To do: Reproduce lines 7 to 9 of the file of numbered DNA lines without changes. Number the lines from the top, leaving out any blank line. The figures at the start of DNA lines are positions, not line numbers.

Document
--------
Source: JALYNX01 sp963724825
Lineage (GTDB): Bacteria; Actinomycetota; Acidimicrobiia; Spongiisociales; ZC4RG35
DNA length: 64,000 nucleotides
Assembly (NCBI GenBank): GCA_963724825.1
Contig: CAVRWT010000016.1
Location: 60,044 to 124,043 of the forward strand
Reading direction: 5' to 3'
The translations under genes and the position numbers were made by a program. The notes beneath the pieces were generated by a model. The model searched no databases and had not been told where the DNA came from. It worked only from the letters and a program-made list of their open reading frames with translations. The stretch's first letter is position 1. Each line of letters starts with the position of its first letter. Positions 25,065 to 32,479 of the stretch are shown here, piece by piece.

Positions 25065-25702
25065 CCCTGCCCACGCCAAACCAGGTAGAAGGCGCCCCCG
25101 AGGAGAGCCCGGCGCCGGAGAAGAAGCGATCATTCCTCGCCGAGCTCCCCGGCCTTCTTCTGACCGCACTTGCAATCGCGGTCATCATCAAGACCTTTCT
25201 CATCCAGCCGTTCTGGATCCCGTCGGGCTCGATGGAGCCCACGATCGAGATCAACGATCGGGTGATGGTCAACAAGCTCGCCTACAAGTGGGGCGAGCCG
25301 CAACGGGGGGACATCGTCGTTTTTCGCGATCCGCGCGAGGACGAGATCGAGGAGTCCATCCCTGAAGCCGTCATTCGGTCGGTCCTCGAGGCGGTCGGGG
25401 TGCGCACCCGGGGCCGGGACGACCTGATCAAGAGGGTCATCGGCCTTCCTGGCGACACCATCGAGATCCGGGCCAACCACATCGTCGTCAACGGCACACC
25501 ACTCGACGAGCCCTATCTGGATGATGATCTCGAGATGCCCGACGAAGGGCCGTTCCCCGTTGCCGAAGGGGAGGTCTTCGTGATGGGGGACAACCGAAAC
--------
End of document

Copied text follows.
Reading direction: 5' to 3'
The translations under genes and the position numbers were made by a program. The notes beneath the pieces were generated by a model. The model searched no databases and had not been told where the DNA came from. It worked only from the letters and a program-made list of their open reading frames with translations. The stretch's first letter is position 1. Each line of letters starts with the position of its first letter. Positions 25,065 to 32,479 of the stretch are shown here, piece by piece.

Positions 25065-25702